Legislative Leaders Seek to Boost Lawmaker Compensation

Proposed bills would provide more money for expenses, add health insurance

  • Published In: Politics
  • Last Updated: Dec 03, 2022

As state Rep. Cathy Connolly (D-Laramie) listens at left, Rep. Chuck Gray (R-Casper) speaks against a bill that would create an independent commission to advise the Legislature on appropriate salaries for state officials, lawmakers and judges. (Courtesy image from the Wyoming Legislature)

By CJ Baker

Special to the Wyoming Truth

Leaders of the Wyoming Legislature are recommending that the state provide better pay and benefits to lawmakers, hoping to ensure that a broad range of people are able to serve as senators and representatives.

The Legislature’s Management Council previously voted to sponsor bills that would increase the amount of money lawmakers receive for expenses, and on Thursday, the committee backed another measure that would allow them to receive health insurance.

Sen. Chris Rothfuss (R-Laramie) says offering state health insurance to Wyoming lawmakers would be “empowering” for those considering a run for office. (Courtesy photo from the Wyoming Legislature)

“… it’s an uphill battle to pass something like this, because we have a legislature that is deeply divisive and political when it comes to compensation” and that doesn’t see a need for change, said Sen. Chris Rothfuss (D-Laramie). 

“But this is empowering,” Rothfuss said of offering health insurance. “If we were to pass this legislation, I think we would open the door to a lot of folks in Wyoming that previously couldn’t serve or … wouldn’t even run for office.”

The average Wyoming legislator collected a salary of not quite $13,200 per year during the 2017-2018 biennium, according to data compiled over the summer by the Legislative Service Office. Although it’s a citizen Legislature, the position can involve long hours during the annual sessions and a growing workload of interim committee meetings throughout the year. Senate President Dan Dockstader (R-Afton) described it as a job that “consumes my life.”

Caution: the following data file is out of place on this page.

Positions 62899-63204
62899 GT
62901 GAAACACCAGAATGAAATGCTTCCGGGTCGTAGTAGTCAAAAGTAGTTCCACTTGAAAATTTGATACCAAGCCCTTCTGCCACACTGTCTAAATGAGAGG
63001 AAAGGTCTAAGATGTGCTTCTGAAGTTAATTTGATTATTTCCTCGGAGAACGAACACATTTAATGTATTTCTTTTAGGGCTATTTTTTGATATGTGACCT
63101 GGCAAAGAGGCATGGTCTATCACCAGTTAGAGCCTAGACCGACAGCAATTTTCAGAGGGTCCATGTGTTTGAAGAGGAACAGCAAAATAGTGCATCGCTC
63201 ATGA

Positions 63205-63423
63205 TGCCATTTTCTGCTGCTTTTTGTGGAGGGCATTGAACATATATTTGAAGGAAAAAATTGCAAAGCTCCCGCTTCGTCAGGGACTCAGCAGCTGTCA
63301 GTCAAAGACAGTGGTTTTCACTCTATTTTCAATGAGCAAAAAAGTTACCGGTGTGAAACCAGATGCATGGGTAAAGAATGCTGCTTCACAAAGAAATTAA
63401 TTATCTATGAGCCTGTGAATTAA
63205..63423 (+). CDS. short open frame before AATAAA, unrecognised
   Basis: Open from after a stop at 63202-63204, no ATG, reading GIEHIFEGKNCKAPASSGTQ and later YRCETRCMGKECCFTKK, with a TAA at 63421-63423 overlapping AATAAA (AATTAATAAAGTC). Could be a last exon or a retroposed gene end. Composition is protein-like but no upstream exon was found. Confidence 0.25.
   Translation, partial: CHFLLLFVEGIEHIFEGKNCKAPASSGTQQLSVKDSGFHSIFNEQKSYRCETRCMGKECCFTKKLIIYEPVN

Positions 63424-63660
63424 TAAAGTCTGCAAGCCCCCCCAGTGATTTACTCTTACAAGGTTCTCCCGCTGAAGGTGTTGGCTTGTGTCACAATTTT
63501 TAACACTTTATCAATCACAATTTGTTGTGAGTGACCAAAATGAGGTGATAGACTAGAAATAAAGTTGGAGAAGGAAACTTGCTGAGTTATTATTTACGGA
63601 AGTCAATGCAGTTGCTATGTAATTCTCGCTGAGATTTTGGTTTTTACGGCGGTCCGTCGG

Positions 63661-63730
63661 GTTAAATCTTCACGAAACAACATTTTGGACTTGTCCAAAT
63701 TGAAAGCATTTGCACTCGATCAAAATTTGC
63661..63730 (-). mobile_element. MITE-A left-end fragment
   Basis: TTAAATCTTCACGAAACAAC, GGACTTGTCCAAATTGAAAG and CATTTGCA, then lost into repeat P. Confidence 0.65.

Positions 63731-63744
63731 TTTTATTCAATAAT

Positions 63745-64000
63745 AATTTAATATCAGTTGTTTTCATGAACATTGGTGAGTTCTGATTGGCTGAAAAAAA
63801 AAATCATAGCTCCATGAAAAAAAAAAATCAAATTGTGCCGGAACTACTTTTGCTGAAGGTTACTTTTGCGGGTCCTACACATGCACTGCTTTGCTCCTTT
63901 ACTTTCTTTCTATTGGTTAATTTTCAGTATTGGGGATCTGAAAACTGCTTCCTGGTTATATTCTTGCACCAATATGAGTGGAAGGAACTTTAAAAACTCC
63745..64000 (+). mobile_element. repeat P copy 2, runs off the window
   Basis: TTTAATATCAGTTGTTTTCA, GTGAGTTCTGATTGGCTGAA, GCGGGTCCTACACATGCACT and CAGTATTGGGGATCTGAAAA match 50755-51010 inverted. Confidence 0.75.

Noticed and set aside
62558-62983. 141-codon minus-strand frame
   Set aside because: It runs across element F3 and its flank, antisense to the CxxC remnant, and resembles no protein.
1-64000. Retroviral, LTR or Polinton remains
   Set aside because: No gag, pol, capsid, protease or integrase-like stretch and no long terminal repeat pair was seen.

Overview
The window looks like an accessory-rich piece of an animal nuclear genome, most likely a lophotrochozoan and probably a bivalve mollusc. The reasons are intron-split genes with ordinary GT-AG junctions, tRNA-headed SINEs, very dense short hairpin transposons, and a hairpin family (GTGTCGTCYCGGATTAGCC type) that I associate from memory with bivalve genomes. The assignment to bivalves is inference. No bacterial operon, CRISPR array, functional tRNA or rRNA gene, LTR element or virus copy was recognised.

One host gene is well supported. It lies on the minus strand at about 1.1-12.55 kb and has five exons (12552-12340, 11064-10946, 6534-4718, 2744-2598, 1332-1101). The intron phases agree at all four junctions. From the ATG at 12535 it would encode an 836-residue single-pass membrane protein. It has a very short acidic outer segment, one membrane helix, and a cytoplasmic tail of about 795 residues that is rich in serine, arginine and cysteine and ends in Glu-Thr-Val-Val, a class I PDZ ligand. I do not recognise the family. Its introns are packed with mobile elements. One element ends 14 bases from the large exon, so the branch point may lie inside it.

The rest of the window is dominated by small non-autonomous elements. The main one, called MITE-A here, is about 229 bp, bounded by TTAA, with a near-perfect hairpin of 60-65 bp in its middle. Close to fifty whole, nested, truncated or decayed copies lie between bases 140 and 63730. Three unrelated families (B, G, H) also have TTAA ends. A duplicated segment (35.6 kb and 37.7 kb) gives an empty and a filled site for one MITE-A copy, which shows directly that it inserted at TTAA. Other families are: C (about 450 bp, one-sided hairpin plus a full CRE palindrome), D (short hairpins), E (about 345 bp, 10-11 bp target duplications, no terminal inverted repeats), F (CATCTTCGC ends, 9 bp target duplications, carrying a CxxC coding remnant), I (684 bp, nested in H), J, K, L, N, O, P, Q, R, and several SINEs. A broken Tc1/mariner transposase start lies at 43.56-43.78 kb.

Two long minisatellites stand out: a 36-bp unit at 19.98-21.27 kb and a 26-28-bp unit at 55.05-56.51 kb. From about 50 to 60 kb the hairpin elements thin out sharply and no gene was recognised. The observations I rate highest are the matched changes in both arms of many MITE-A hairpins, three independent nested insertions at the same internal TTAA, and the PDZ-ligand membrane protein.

While there are some additional benefits, the bulk of lawmakers’ compensation comes from the salary of $150 per day plus a per diem of $109 for expenses, paid each day lawmakers are in session or attending committee meetings. Legislators also receive $3,000 per year to help cover expenses related to serving their constituents, such as the costs of traveling to meetings around their district.

In October, the Management Council opted to sponsor bills that would bump the per diem to $150 and the annual constituent service allowance to $4,000. On Thursday, the outgoing House and Senate leaders who make up the council rejected a proposal to raise the salary to $230 per day in 2027 by a 3-3 margin, but advanced a bill that would add health insurance coverage on a 5-3 vote. 

Rothfuss described the current lack of insurance benefits as one of the largest barriers for people looking to serve in the legislature, and adding coverage is the costliest change under consideration.

The measure advanced Thursday would enable lawmakers to join the state’s insurance plan, with roughly 82% of their monthly premiums picked up by taxpayers (though the percentage would vary based on the plan selected by the legislator). The Legislative Service Office (LSO) estimated that the state would pay an average of $17,225 per lawmaker under 2023 rates, with lawmakers paying another $3,781. Assuming 30% of the state’s 93 legislators enrolled, that would require $482,300 of tax dollars annually, the LSO noted, while 90% participation would cost upwards of $1.4 million..